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Over 300 Dead As Massive Earthquake Hits Chile

The rubble of a collpased bridge in the Chilean capital, Santiago

The rubble of a collpased bridge in the Chilean capital, Santiago

CONCEPCION, Chile (Reuters) -- One of the world's most powerful earthquakes in a century has hit Chile, killing more than 300 people, toppling buildings and triggering tsunamis that have ravaged a port town and threatened Pacific coastlines as far away as Japan.

Buildings caught fire, others crumbled and bridges collapsed across swathes of central Chile, but the initial death toll was relatively low from a quake many times stronger than the one that devastated Haiti last month.

An apartment block with up to 200 people inside collapsed in Concepcion, the closest major city to the epicenter, and rescue officials said they were unsure how many escaped.

Overturned cars lay scattered below a fallen overpass in the capital Santiago and telephone and power lines went down across the narrow country, making it difficult to assess the full extent of the damage and loss of life.

Chile's government said more than 300 people were killed in the 8.8-magnitude quake, which struck at 3:34 a.m. local time, sending people rushing from their beds and onto the streets in fear, hugging each other and crying.

"It came in waves and lasted so long. Three minutes is an eternity. We kept worrying that it was getting stronger, like a terrifying Hollywood movie," said Santiago housewife Dolores Cuevas.

It was the fifth-largest earthquake since 1900 and dealt a serious blow to the economy and infrastructure of the world's No. 1 copper producer and one of Latin America's most developed and stable countries.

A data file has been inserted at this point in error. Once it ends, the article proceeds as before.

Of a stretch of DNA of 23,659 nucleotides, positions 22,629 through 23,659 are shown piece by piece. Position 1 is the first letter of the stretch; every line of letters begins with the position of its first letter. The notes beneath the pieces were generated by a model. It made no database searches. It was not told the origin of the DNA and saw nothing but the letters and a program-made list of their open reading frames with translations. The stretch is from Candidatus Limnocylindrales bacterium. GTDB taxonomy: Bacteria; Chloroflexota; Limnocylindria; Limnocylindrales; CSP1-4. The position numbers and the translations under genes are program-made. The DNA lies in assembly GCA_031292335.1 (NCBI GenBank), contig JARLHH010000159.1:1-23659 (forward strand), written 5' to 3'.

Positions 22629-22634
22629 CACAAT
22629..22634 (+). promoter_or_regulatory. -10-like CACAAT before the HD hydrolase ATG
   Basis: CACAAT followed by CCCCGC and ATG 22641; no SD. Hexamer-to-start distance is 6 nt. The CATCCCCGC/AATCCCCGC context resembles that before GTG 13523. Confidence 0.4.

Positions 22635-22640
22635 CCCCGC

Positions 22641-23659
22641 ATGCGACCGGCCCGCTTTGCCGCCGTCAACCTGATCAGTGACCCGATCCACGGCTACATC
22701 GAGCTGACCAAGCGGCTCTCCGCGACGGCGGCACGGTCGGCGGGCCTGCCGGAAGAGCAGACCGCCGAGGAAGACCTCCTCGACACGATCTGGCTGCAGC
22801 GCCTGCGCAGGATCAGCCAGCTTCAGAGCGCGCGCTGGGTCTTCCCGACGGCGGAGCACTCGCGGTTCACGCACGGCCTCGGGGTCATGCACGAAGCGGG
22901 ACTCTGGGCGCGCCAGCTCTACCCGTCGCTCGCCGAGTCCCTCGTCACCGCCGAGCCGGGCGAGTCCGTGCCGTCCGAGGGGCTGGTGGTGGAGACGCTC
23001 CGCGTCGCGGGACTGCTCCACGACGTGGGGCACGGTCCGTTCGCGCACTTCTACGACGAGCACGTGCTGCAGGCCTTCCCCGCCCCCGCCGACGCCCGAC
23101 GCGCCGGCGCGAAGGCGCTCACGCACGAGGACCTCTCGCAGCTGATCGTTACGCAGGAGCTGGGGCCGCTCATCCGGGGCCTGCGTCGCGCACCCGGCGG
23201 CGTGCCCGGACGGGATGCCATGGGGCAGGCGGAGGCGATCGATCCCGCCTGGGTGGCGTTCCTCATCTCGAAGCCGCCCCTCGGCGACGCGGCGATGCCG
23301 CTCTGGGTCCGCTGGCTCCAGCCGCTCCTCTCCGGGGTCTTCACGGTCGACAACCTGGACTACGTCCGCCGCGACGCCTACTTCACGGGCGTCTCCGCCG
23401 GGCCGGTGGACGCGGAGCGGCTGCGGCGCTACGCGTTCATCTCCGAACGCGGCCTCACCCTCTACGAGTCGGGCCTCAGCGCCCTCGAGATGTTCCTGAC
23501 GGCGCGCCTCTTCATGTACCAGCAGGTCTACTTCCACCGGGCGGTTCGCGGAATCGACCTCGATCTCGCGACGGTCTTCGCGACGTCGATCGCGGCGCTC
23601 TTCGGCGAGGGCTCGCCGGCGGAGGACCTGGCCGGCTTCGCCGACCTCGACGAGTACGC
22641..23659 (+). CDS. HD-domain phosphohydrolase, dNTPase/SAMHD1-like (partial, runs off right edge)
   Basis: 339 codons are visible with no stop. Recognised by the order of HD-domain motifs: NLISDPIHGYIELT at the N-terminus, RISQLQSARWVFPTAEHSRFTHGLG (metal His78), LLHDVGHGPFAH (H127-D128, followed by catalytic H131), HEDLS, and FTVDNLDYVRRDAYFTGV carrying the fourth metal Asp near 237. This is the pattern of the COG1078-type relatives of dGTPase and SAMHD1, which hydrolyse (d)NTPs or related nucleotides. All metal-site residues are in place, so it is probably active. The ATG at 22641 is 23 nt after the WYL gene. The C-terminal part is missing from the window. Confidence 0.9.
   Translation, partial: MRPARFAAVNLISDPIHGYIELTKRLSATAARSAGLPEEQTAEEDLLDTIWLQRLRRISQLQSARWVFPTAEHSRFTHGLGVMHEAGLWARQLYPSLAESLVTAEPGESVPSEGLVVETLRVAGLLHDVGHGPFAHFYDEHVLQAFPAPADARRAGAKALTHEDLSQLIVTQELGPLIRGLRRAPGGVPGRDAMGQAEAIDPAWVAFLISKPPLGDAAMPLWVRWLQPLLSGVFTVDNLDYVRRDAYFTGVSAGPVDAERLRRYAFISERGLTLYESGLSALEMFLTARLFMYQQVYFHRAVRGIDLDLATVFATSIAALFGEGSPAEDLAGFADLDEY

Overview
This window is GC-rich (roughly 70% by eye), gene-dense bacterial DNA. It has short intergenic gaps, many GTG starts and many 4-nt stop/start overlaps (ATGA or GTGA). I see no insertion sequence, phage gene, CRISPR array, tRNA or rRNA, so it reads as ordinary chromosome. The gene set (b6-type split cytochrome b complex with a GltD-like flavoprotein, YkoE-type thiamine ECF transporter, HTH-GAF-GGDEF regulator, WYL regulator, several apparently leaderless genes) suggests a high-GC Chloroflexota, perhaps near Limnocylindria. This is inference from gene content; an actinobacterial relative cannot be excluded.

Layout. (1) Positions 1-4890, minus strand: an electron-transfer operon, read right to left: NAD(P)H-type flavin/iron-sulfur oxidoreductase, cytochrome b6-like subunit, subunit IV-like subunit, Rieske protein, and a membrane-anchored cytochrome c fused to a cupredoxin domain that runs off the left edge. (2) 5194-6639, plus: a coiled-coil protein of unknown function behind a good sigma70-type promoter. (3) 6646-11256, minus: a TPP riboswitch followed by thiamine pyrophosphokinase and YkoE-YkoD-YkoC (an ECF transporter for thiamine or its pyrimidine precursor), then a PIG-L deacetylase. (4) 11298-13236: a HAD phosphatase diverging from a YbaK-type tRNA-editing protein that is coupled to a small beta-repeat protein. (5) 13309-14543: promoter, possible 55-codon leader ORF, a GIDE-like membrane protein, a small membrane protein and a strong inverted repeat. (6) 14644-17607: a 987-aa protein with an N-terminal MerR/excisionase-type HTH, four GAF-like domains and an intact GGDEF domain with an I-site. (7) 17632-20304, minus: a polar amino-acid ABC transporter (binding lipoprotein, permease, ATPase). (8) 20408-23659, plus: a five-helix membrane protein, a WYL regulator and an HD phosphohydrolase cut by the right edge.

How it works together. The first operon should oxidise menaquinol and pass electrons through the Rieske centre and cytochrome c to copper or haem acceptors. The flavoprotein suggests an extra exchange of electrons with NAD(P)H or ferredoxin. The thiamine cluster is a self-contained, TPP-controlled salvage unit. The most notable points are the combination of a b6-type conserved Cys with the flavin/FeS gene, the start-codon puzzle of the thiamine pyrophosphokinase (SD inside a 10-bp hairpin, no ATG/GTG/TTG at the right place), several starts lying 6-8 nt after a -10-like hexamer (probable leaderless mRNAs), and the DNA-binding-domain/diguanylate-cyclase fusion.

The quake halted operations at two oil refineries and two major copper mines and Chile's government said an estimated half a million homes were severely damaged.

In Concepcion, a city of 670,000 people, some residents whose homes were wrecked pushed their belongings in shopping carts on the streets. Water and electrical services were down and many residents camped outdoors, fearful after a series of big aftershocks.

"I've been told I lost all of my furniture, my TV, my refrigerator, but it doesn't matter to me. I'm just happy my family is safe," said Francisco Luna, a 42-year-old air-conditioner repairman.

Chilean officials said the number of deaths was unlikely to increase dramatically, and a U.S. Geological Survey researcher attributed the low toll to Chile's solid building standards.

A tsunami swept into the port town of Talcahuano, causing serious damage to port facilities and lifting fishing boats out of the water. Television pictures showed shipping containers strewn around and flooded streets in the port, one of the most important in southern Chile.

But at least four people were killed and 13 others were missing on the island, a local official said.

Fifteen hours after the quake struck Chile, the tsunami reached Hawaii's Big Island, where residents and tourists were evacuated from low-lying coastal areas. The tsunami warning was later lifted for Hawaii.

The U.S. Geological Survey said the earthquake struck 115 kilometers northeast of Concepcion at a depth of 35 kilometers. It said an earthquake of magnitude 8 or over can cause "tremendous damage." The January 12 quake that devastated Haiti's capital Port-au-Prince and killed well over 200,000 people was measured as magnitude 7.0.

Chile's capital of Santiago, about 320 kilometers north of the epicenter, was also badly hit. The international airport was closed for at least 24 hours as the quake destroyed passenger walkways and shook glass out of doors and windows.